It's time for Ananth Kumar to go: Nandan Nilekani
"There are times in business or politics when one has to go. I think time has come for him to go," Nilekani told reporters without taking Ananth Kumar's name in response to queries about what he thought of his prospects over his rival who had been representing the seat since 1996, winning it five consecutive times.
He told reporters he had all the credentials to enter the poll fray with vast experience in the private sector as well as public sector.
"During my tenure as chairman of the Unique Identification Authority of India (UIDAI) since 2009, I had the opportunity to interact with political parties, their leaders, state governments and thousands of officials and people to know at firsthand the nuances of administration, governance and delivery of public services.
"I also had an opportunity to create thousands of jobs as Infosys' co-founder and contribute immensely to the nation as UIADI chairman by giving Aadhar number to about 600 million people and empowering them with a unique identify for multiple benefits," Nilekani asserted.
Asked if he considered himself lucky to be chosen to contest from the high-profile constituency even before he could formally join the party, Nilekani said his exposure to politics and government functioning over the past five years had convinced him that it was imperative to become a lawmaker to serve the people and contribute to the city's overall development.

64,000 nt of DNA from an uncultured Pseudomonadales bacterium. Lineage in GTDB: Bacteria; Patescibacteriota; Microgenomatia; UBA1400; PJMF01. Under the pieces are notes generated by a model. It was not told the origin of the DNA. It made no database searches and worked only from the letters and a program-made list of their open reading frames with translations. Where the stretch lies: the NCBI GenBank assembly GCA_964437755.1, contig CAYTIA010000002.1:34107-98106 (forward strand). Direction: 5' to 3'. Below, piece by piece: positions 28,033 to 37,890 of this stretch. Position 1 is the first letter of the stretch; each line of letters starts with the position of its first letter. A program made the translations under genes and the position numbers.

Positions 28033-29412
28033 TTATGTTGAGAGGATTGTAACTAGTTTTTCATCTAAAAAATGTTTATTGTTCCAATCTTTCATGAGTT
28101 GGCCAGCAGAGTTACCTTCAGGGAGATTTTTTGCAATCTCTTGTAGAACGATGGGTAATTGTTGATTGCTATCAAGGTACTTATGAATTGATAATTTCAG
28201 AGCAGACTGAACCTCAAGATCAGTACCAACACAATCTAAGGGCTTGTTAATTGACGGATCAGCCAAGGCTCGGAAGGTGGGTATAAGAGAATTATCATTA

"In addition to my association with the ruling establishment and political class, I have a clean image and contributed to the infrastructure growth of Bangalore as chairman of Bangalore Agenda Task Force (BATF) from 1999-2004 under then chief minister S.M Krishna," Nilekani recalled.
"As I was born and brought up in Bangalore, I would like to transform the city with world class infrastructure facilities and promote it as a model city by becoming its ambassador to the world," he said.
Admitting that no political party, including the Congress was free from corruption charges and accusations of misrule, the 58-year-old Nilekani said it was precisely to erase such a negative image that he was entering politics and contesting the elections.
"There is no point in indulging in a blame game. If you want to get rid of corruption, poor governance, poverty and all other ills plaguing the country, then the only way is to enter politics, become a lawmaker and do your best to change things for better," he said.
Seeking the support of party leaders and cadres in his campaign, Nilekani expressed hope that all classes of people, especially the youth, techies, professionals and women would vote for him and help the Congress win Bangalore South, which it last won in 1991.